FAQ ~ Self Testing
Kat Guillemot ~ smiling (this is still the warm up)
There are many benchmarks against which you can test yourself, some more appropriate than others. It all depends on what it is you're measuring and why.
We have a selection of "tests" we can carry out on riders, but for most of the world, a trip to our delightful island isn't always an option. So what do you do if you're in need of a general purpose fitness "reality check"?
The best "home option" is to carry out a 20 minute TT on a turbo. You remove all the variables; no headwind, no traffic, no distractions, no worrying about being seen, no grief. Just get on the bike and ride it.
Performance Test Setup
We all call them tests, but they are not. They're performance evaluations. All we are doing is checking our current position in the big scheme of things. We don't pass, we don't fail, we're not being judgemental. We're just getting a baseline of where we now are.
So set the bike in the turbo. Check and write down all the things you need to check, to replicate it for future use...
Tyre Pressure (back!) ~ say 100 psi
Roller Resistance ~ how many turns
Turbo slope, resistance, setting
Time of day
You may use some, or none, of the above, they are just there to assist with a possible list of things of import.
But you need to minimise as much variance as you can to ensure that you are always comparing like for like. It's surprising how much five psi can have on a turbo and the differences between a morning and evening run can be huge! So always use your list.
After a good and thorough warm up, remember the warm up is to oxygenate the blood, not just to get you hot! You can start your 20 minute effort.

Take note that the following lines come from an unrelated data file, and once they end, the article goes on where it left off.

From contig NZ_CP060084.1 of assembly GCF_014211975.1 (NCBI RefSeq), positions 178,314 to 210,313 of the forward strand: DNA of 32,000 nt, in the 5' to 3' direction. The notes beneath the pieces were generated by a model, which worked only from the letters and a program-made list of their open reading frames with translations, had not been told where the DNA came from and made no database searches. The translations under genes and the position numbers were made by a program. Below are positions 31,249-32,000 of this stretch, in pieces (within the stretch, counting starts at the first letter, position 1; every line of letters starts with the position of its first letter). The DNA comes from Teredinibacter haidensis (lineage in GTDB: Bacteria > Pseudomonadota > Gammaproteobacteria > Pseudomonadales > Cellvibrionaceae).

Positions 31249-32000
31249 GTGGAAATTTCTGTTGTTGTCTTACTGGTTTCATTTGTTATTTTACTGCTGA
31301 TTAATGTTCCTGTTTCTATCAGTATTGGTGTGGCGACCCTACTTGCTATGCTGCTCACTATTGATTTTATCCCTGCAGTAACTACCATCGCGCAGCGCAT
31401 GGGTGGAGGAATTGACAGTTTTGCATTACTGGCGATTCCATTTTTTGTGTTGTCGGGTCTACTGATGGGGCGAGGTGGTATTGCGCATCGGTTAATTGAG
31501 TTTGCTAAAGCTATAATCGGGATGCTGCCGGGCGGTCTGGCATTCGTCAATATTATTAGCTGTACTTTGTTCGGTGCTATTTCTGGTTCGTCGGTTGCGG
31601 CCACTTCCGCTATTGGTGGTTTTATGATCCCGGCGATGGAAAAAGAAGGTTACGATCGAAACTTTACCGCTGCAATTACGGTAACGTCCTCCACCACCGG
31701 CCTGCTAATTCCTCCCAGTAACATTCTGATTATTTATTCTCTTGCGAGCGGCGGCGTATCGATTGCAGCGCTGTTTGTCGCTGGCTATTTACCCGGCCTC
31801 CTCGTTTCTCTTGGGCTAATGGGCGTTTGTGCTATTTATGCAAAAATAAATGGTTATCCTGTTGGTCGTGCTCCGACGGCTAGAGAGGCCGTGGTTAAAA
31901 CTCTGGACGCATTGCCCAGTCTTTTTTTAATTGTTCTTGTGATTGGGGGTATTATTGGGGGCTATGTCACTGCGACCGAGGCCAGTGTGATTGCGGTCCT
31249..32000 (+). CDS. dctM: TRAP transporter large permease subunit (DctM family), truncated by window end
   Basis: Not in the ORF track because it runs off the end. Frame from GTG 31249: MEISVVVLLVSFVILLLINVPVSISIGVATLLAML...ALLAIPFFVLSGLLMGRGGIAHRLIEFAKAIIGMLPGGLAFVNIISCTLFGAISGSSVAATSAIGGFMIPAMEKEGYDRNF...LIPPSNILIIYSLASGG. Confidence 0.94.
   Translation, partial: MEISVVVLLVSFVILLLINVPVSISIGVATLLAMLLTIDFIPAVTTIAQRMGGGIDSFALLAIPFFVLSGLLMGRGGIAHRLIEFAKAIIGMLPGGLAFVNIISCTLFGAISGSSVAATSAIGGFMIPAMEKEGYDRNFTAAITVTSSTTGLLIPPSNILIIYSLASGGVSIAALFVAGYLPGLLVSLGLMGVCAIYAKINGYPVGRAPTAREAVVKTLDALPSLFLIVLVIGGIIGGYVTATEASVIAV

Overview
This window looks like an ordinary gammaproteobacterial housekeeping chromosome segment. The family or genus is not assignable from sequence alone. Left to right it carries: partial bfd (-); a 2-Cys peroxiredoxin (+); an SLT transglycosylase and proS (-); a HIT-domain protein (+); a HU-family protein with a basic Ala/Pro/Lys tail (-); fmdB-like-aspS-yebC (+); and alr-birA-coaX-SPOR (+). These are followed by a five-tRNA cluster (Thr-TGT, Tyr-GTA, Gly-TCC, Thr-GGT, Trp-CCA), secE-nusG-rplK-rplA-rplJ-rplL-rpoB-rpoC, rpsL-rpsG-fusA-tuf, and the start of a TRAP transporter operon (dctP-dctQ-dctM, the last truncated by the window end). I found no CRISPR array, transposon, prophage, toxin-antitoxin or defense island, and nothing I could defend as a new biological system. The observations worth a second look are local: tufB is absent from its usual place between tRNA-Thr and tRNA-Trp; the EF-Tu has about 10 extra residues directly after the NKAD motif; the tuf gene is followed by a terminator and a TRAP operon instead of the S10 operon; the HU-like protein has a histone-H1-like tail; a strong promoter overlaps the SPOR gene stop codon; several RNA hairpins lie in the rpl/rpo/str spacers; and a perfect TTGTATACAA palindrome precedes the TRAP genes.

A 20 minute "test" exploring the limits of fitness
Ease yourself in to the effort and feel the edge of your comfort zone. Don't race the test, and don't try to set a PB in the first two minutes and hope to hang on for the following eighteen. It ain't gonna happen!
And under no circumstances whatsoever, try to ride to a heart rate!
For me, all my tests, and all those I carry out for athletes, are ridden blind. All the readouts, screens and parameters are covered. All you need to know is how much time is left.
Your only objective is to get to the end with nothing left. If you feel you could of done 21 minutes, you never went hard enough. If you crash and burn at 19, you went too hard. Although you should always strive get to the end of the 20 minutes, at any speed, because the number will be what it will be. It's a reflection of your current fitness.
Whatever it is, you now have a benchmark, against which you can plot all future progress. But what is it? What did you measure?
In terms of measuring stuff, it depends on the type of turbo you have and how it reacts to increasing speeds. Some (most fluid) turbo's increase the resistance as speed increases. So the faster you go, the harder it gets. So obviously these are likely to compromise your testing results.
The best ones are electronic, magnetic, or programmable turbo's and strangely, the cheaper the turbo, the better it is for testing purposes.
In order of "bestness", the parameters that we want to measure are power, distance, average speed.
Power is the "gold standard" but it's not the be all and end all. If you don't have power no problem. A watt, is a watt. So the more watts you have the better.
As is a kilometre! If, in 20 minutes, you rode more kilometres this time than last time, then it has to be better. As it does for average speed. But if you can measure speed, you can calculate distance.
Forty kph, for 20 minutes, equals (40 divide by 3 (20 minutes is a third of an hour)) 13.333 kilometres.
Although we can see we are 20 watts stronger then last time, what does that really mean. Can you envisage that? Because I can't!
But if you can see you went 250 metres further "up the road" than you did last time, then now we have a picture in our head of how well we've done.
It really is as simple as that.
This is a 30 second video of a six minute wVO2max test. You shouldn't be suffering this much in a 20 minute FTP test!
If you have access to power readings for your test, you can estimate your current Functional Threshold Power from the results. Take your average 20 minute power and multiply it by 0.95, to give you your current FTP power output.